chage -M 99999: The password will be valid for 99999 days (until 21 feb 2290 if changed today) chage -M -1: This will remove the checking of the password's validity. So, unless your users are quite longlived (and are not going to change your systems passwords)… no, I don't see any functional difference ☺ That security scan doesn't seem too thorough.


1

Risk analysis All password policies render mandatory to change passwords on a regular basis. This is to reduce one risk, the risk that a password is compromised and that the owner of this password or the system using it to authenticate him wouldn't discover this compromise soon enough. Then this secret would have lost its key property. This probability of ...


0

The other answers provide good technical information on why this is not particularly secure. But it leads us to a conclusion that's interesting in its own right: Systems which require periodic password changes are not substantially more secure than the baseline, unless you're willing either to store old passwords unhashed (questionable at best) or to give ...


1

My question is, practically speaking, how much "less" secure is this than changing the entire thing? . . (again, this is asked from a general standpoint, ignoring user-targeted attacks, focusing on "lists of compromised accounts" that hackers may gain access to) I think this is a case where it's not good to generalize. Security is a very ...


3

There is the mathematical aspect which will change depending on the number of characters used and the number you can choose from. This can be calculated for any specific password for any specific system to get part of your answer. More importantly. For people who look at password dumps on a regular basis (penetration testers as well as a number of other ...


5

is there evidence of attempts to further crack these passphrases or is it more likely that your typical hacker will move on to the next account in his list? This depends. If the attacker can guess that your password changing schema is simply to replace a single character (maybe because he got access to your two last passwords or knows how you think) ...


-4

No, there cannot be an authoritative source because the statement is not true. There are times when you should give your password to other people. There are plenty of scenarios where the benefit of providing your password to someone is greater than the cost of the worst case scenario of providing them your password, and where logging in for them is made ...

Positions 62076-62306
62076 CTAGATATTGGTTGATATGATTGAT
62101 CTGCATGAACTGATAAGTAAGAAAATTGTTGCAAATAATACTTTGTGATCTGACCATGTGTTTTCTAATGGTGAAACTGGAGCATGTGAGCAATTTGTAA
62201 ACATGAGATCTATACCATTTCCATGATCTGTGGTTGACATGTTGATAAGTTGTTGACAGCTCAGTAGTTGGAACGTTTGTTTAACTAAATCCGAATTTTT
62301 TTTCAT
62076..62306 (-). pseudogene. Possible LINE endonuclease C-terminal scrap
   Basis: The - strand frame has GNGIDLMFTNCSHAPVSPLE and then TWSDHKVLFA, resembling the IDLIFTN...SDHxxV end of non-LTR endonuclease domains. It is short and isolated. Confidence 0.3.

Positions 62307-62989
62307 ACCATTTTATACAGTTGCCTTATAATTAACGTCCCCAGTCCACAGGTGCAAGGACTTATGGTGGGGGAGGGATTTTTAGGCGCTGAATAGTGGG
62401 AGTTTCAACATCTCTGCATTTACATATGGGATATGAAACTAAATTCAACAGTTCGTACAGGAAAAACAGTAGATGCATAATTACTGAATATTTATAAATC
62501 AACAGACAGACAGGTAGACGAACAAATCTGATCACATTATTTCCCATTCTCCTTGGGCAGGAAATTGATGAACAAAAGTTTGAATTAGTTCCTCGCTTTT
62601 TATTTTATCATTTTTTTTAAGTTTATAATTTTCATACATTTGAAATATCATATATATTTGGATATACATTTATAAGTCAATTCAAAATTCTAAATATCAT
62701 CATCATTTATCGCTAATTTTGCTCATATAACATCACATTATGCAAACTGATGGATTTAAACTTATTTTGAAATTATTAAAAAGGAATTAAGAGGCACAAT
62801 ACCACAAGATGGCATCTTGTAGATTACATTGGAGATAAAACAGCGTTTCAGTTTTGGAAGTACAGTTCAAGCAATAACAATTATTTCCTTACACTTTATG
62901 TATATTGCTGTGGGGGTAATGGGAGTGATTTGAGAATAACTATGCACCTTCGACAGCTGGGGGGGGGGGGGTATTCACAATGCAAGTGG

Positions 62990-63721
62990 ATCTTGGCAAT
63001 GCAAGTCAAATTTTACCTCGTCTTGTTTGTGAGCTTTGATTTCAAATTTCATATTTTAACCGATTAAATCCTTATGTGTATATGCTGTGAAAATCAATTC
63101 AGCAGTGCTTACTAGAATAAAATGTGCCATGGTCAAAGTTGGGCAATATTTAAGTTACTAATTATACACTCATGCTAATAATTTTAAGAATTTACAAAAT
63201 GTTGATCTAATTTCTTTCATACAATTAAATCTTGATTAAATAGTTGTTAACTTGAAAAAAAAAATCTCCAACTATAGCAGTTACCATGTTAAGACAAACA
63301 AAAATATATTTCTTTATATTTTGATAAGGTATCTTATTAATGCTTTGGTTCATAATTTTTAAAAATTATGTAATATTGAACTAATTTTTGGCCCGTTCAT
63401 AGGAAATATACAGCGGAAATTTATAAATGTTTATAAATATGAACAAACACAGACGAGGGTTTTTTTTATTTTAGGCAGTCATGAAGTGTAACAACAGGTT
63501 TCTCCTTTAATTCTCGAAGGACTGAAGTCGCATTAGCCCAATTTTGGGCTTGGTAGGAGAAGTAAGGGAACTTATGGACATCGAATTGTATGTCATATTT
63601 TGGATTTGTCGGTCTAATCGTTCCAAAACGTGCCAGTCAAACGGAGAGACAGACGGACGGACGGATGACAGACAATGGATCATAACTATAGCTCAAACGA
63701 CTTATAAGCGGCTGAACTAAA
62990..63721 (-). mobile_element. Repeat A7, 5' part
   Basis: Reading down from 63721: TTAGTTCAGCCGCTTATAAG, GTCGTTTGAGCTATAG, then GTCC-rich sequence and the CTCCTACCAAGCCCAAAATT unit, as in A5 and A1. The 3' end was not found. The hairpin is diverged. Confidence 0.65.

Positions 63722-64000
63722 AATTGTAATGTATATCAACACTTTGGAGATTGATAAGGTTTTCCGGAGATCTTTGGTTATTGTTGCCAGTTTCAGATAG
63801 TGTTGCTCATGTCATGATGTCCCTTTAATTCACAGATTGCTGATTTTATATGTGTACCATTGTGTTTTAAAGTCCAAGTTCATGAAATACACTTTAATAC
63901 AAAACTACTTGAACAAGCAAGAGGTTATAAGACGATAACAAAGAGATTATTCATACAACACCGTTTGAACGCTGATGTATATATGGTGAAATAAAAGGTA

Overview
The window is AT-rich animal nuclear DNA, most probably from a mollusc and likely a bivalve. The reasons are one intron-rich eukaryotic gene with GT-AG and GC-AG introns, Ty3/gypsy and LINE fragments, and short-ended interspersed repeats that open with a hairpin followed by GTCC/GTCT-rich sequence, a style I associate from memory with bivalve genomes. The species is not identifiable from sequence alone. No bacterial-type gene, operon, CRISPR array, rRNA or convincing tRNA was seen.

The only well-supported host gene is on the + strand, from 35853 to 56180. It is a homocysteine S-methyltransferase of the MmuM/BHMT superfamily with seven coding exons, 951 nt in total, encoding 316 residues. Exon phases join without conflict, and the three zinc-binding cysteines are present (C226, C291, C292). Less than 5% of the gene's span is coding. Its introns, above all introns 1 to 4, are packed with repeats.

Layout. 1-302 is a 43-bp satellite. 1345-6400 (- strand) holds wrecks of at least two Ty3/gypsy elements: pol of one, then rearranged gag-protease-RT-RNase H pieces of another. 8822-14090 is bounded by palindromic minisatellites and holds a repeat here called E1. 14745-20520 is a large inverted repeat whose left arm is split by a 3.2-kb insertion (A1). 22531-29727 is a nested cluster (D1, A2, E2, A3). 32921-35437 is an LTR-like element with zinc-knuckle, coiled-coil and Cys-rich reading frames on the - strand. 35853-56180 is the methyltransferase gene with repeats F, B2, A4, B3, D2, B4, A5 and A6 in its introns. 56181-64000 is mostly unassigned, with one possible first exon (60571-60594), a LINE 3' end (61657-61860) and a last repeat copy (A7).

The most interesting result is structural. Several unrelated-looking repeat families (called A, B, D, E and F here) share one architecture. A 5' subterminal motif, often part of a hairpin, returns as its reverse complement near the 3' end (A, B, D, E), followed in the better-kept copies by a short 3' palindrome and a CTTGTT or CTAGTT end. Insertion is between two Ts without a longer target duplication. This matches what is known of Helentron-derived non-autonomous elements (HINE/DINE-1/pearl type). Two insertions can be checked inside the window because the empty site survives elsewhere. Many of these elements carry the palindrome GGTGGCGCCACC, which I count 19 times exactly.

6

An authoritative single source for this may be hard to find as it is, ultimately, subjective. However, not sharing credentials is a fundamental expectation of our current computing paradigm. The use of logins and passwords is fundamental to this reality and to step out of this violates that paradigm and every system that has been built around it. Access ...


13

In a corporate environment, there are a few places you can look. Company Acceptable Use Policies generally will have a clause saying not to share accounts or disclose passwords. If your company is subject to certain regulations (PCI-DSS, SOC2, HIPAA, etc.) they will have similar requirements. Because you want to communicate with your boss, there is a ...


1

I once implemented something like this. The longest known words would be removed from the password before checking its length. So if you enter "test438" as a password, "test" is removed and "438" is obviously too short to be a password. This still allows for passwords that combine multiple known words. Some people that had passwords like "Test1234" ...


1

It's not used widely because if you block 123456, users will use 1234567, you block qwerty they'll use qwertyu. Honestly, "The blacklist approach will be bypassed". And this makes the outcome minimal, to the extent that its not worth implementing. The approach could be beneficial but when coupled with other types of policies like min-length, uppercase, ...


0

I don't think there is one good answer but here are some suggestions. You could utilize a captcha with extra visual artifacts or more characters than normal on every login. Perhaps a simple riddle or a bit of javascript that forces a user to click on targets with a time limit like this. I think the most feasible, reliable option would be requiring two-factor ...